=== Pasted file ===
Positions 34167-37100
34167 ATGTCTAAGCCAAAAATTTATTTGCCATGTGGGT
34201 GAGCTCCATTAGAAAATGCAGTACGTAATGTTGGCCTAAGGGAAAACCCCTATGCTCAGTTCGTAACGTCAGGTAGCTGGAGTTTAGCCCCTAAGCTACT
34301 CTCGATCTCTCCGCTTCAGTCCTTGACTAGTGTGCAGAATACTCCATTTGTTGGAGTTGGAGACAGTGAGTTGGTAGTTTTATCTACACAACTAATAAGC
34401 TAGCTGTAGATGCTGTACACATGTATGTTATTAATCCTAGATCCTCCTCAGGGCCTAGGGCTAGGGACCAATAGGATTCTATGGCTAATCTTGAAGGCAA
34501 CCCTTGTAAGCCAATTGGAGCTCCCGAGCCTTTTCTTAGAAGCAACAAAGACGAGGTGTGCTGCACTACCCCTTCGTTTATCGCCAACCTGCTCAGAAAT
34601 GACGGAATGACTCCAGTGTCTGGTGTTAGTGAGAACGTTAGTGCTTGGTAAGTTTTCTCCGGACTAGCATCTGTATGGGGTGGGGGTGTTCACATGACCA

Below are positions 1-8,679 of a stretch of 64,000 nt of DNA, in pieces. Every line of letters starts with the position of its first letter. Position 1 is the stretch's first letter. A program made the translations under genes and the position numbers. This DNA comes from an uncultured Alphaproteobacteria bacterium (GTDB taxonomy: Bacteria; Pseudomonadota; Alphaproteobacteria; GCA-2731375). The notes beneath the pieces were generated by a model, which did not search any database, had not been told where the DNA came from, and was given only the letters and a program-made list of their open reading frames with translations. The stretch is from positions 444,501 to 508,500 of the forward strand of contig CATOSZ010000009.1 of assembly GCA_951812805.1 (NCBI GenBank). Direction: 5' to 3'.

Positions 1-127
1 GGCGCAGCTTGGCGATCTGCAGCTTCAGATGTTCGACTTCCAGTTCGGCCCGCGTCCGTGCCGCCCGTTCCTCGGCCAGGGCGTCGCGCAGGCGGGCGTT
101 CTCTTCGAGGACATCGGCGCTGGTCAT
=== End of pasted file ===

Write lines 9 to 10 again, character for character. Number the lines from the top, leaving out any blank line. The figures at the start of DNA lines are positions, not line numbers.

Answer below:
Positions 1-127
1 GGCGCAGCTTGGCGATCTGCAGCTTCAGATGTTCGACTTCCAGTTCGGCCCGCGTCCGTGCCGCCCGTTCCTCGGCCAGGGCGTCGCGCAGGCGGGCGTT